what would that do for us as a society?
if we could see what each other's dreams are, would we be more helpful? kinder? more willing to consider ways we could impact their journeys? would we be more apt to go out of our way, lend support, become a part of others' lives?
and would we be awed, amazed, inspired?
invigorated, rejuvenated, enlightened?
might we recognize kindred spirits?
what if we read each other's arms everyday, and started believing in everyone?
what would it be like if we each found the courage to share our dreams? it would be like wearing your heart on your sleeve, exposing yourself, daring to be real in front of friends and strangers alike.
my sleeves would state, be a published, prosperous, prolific author, and follow my path without fear, and be the mom my children need me to be. and one other thing I'm not brave enough to put out here and now--would I be brave enough to wear it on my sleeve?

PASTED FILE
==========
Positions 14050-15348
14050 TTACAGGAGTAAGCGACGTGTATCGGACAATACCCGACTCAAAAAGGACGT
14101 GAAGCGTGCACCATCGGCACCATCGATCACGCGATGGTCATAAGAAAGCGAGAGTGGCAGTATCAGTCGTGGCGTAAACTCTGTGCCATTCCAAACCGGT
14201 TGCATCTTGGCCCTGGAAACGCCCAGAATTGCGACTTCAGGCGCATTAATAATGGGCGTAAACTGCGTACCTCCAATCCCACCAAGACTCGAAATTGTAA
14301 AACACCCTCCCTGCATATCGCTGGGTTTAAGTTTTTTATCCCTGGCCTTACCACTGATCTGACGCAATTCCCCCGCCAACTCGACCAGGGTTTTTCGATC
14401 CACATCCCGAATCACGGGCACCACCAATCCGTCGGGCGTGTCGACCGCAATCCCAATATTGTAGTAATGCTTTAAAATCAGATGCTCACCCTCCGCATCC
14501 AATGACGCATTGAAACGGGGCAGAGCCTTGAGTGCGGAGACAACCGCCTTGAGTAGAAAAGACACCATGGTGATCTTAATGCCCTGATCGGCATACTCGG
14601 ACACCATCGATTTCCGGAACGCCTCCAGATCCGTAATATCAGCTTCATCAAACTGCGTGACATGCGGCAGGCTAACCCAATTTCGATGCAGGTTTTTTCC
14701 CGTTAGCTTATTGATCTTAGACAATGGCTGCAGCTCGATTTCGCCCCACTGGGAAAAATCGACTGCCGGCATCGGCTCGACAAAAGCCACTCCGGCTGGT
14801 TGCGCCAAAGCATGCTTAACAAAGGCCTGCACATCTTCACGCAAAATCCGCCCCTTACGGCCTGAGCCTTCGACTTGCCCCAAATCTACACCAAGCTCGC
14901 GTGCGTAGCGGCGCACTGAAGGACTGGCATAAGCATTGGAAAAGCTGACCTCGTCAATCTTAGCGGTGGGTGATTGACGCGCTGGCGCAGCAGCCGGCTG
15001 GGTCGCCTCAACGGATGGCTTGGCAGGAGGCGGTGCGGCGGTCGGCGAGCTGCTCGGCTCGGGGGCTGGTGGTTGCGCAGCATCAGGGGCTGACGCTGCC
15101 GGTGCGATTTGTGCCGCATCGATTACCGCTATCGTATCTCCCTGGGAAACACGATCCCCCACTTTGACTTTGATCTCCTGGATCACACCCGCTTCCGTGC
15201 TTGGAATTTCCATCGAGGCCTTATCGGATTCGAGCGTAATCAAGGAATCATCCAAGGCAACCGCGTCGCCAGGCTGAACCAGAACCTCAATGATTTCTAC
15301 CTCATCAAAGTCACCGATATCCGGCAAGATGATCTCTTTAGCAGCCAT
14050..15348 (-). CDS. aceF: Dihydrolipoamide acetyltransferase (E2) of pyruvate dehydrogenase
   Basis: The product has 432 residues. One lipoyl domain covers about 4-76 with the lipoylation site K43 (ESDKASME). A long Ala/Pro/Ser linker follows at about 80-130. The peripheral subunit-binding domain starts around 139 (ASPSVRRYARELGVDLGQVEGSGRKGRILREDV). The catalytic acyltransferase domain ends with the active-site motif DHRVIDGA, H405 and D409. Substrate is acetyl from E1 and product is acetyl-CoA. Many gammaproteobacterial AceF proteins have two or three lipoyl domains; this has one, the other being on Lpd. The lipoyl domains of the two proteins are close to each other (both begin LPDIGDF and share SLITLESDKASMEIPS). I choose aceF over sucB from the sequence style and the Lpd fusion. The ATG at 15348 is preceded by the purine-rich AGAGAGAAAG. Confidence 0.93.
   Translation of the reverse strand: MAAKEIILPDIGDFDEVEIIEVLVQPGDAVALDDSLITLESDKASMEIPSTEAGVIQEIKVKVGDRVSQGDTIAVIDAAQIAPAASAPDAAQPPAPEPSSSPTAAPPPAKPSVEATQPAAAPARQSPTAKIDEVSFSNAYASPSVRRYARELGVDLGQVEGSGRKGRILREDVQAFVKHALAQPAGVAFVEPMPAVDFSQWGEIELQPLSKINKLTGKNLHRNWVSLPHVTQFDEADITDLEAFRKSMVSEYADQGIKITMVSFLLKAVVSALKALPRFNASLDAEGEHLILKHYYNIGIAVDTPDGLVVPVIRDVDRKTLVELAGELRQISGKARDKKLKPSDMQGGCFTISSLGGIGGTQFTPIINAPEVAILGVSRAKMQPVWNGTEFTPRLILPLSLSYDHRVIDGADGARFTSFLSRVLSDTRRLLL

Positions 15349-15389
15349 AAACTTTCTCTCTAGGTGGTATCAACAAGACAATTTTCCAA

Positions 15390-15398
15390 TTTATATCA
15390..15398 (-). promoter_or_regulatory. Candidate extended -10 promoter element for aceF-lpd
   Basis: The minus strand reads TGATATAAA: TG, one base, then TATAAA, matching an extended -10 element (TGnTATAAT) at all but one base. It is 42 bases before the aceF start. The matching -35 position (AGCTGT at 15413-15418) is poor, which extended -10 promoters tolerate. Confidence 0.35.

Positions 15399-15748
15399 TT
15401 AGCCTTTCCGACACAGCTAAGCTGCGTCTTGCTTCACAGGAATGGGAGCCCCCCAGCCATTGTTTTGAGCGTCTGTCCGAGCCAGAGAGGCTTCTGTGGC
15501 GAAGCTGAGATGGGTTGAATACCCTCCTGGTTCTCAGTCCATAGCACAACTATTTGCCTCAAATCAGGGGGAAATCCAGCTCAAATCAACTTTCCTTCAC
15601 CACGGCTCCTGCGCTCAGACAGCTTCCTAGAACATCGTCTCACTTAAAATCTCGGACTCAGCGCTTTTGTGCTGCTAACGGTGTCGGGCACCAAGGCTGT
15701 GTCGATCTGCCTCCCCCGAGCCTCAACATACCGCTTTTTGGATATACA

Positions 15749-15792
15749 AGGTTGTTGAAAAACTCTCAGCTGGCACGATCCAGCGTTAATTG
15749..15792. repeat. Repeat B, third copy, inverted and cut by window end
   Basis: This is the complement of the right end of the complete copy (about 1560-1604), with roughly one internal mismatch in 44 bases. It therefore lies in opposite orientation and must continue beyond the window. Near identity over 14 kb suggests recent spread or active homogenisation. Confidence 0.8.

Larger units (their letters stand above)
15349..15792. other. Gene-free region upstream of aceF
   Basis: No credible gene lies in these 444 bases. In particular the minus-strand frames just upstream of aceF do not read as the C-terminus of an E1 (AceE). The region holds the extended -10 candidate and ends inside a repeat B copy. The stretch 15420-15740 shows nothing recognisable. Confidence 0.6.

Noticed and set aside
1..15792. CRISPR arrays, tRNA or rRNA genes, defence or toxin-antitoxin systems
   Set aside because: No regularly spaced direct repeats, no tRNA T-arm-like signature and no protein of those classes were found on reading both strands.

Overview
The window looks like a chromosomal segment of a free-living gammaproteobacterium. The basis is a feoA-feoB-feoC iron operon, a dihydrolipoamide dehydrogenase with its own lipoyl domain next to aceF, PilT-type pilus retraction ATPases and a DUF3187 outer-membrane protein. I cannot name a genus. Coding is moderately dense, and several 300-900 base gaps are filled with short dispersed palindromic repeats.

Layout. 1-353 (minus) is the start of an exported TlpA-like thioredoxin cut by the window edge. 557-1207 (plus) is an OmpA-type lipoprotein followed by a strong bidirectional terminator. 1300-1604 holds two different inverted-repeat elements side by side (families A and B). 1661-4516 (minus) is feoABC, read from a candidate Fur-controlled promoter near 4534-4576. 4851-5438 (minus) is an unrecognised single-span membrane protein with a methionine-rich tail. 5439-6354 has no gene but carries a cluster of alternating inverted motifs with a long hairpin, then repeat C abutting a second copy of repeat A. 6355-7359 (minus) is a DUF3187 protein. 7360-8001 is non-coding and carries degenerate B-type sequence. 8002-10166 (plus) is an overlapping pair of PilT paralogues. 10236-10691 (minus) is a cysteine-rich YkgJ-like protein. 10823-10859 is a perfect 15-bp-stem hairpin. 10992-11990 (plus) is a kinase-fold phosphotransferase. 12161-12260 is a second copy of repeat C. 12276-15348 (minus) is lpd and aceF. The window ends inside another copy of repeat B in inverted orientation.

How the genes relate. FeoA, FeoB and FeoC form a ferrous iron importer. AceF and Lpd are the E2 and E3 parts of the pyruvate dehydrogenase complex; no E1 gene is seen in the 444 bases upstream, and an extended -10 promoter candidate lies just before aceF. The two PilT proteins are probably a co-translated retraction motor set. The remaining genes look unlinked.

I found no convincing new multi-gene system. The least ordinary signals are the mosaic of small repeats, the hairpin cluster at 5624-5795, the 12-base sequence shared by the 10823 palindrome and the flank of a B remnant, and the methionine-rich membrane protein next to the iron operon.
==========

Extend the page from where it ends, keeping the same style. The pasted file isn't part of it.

I'd like to think so.
especially if everyone else was doing the same thing.
lightbulb! a custom t-shirt company, dream-sleeves, who will do this for us. you walk in, tell them your dreams, they print it on the sleeves, and off you go. (tattoos aren't practical, because dreams transmogrify, change, are met and released, become different versions of themselves.) maybe we start with one or two days a month, "sleeve days," where everyone wears their t-shirts. then maybe we get brave and make it a weekly thing.
or maybe we just use sharpies and write on our skin, freshening the marker if we haven't yet reached our dream, letting it fade as we formulate the next one . . . that's it. I have "faith" written on my knuckles with sharpie, why not write my dream on my arm?
next time you see a cyclist out on the road with sharpie up and down her left arm, that will be me.
it would be great if you'd do the same, so I won't feel so all alone.
believes if you have a dream you should wear it on your sleeve for the world to see.
*dreamsleeves, by coleen paratore, scholastic press, ages 10-adult. Set in coleen's hometown of troy, NY, circa 1970, it is the fictional story of a resilient girl named aislinn (irish for “dream”) o’neill who